Aptly named for their thick tails, the Fat-tailed Dunnart stores about 15 per cent of its body fat in the tail. This provides the animal with a back-up energy reserve during times when food is scarce. Torpor is another method the dunnart uses for dealing with an uncertain environment – when food availability becomes unpredictable they curl up, let their body temperature drop, and their metabolic rate slows. Torpor allows a dunnart to conserve energy when there is so little food around that they would burn more energy finding it than they could obtain eating it.

Fat-tailed Dunnart The thick tail of the Fat-tailed Dunnart contains fat stores that helps it survive in harsh conditions.
Image: David Paul
Source: Museum Victoria
 

Fat-tailed Dunnarts occupy a wide range of habitats across most of south and central Australia. They are one of a few native mammal species that can be kept as a pet in Victoria with a basic wildlife license, provided the animal is legally obtained and not taken from the wild.

If you want to learn more about our native fauna check out the Museum Victoria Field Guide app, and our sister apps for the rest of Australia.

Working at the museum is dead interesting

Author
by Meg
Publish date
21 July 2014
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We just took receipt of a beautiful Crested Pigeon, in excellent physical condition except for the fact that it was dead. But it will make a useful contribution to the museum’s body of research material. With the locality data carefully recorded, said pigeon was duly deposited in its new (temporary) home – our freezer – to await its final afterlife journey to the collection store.

Crested pigeon specimen. Crested pigeon specimen.
Image: Meg Lomax
Source: Museum Victoria
 

Temporary resting place - the Discovery Centre freezer. Temporary resting place - the Discovery Centre freezer.
Image: Meg Lomax
Source: Museum Victoria
 

As I closed the freezer door on our latest acquisition, I found myself feeling grateful, as an inhabitant of the twenty-first century, for the electricity we have to power our freezer in which we deposit our dead things, which we collect for exhibition and research purposes. In contemplating this luxury, I was reminded of a fun fact I learned during a meal at an old country pub while on holiday in Tasmania a couple of years ago – in colonial Australia, not only was there no electricity, but there was also no such thing as a town morgue, and so the remains of the recently departed were best stored in the coolest place in town, the local “house of public accommodation” – the pub. Yep, the bodies were in with the beer; the stiffs with the stout; the late with the lager; the passed with the pilsner, if you will. Encouraged by my interest, the enthusiastic new owner led me to the front room of the nineteenth century pub to be shown the very place where the bodies would have been laid out. I asked the new landlady if she was bothered at all by the history of her new business venture – she laughed and replied “not at all.” I asked her what she did before becoming a publican – she answered “I was a funeral director.” True story.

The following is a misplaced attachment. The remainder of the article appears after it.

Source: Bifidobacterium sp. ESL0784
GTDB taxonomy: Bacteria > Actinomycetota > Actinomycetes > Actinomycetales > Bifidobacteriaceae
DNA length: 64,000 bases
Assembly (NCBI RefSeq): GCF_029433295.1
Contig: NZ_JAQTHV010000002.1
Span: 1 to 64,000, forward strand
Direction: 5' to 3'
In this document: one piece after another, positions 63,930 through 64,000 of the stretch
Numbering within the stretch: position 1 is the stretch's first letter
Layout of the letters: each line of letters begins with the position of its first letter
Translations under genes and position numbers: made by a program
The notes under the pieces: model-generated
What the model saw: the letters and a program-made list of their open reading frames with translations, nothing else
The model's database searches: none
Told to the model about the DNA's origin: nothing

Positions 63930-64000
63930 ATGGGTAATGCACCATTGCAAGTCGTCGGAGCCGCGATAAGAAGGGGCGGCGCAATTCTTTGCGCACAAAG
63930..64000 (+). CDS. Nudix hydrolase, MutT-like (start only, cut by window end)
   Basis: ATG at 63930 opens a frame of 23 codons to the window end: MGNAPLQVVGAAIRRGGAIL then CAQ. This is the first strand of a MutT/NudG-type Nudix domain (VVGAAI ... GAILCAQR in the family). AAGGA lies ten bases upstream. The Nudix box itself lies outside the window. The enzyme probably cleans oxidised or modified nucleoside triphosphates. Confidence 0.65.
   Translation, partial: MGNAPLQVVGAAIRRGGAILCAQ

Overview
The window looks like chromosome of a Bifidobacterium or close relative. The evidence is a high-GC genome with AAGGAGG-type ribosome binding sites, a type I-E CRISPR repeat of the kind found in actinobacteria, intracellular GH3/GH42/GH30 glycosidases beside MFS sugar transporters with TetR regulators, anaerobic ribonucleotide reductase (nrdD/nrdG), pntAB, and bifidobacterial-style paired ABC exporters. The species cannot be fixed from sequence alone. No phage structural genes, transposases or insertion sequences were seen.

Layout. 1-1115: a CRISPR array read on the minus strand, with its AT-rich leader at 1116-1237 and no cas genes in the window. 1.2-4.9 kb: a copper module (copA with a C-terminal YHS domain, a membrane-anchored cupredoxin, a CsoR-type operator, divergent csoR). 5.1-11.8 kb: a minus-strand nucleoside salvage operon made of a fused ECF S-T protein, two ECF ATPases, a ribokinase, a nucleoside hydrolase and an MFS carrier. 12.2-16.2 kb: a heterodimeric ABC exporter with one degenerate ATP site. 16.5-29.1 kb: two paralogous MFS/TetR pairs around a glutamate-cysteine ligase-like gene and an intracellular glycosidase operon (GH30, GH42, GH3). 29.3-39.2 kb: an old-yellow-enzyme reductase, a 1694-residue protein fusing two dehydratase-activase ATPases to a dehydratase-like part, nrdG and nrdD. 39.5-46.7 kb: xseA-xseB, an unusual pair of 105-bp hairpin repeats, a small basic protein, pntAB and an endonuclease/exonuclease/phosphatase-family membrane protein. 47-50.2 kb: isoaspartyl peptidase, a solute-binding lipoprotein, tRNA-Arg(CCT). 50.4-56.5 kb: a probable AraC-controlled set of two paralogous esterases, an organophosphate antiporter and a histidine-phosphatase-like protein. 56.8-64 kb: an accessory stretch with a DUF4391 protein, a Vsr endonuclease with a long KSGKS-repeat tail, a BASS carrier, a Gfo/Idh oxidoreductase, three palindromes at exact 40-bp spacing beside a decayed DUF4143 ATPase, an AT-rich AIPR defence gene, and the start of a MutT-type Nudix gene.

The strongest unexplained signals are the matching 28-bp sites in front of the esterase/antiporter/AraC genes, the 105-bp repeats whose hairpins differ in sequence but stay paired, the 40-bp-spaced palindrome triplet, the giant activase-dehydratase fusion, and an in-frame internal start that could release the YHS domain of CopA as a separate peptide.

Meanwhile, over the course of my internet wanderings on the topic of hotels-as-morgues, I came across a great little newspaper article about the dual function of Melbourne pubs, but then found myself back in Tassie when I unexpectedly tripped over this little nugget:

“The morgue motel: Plans to turn a ‘home’ of the dead into accommodation for the living”

Apparently, a local Tasmanian motel owner is currently in the process of converting the mortuary of the decommissioned Willow Court psychiatric hospital in the town of New Norfolk into somewhere for folk to sleep, although, unlike the original occupants, it is hoped that these guests wake up again.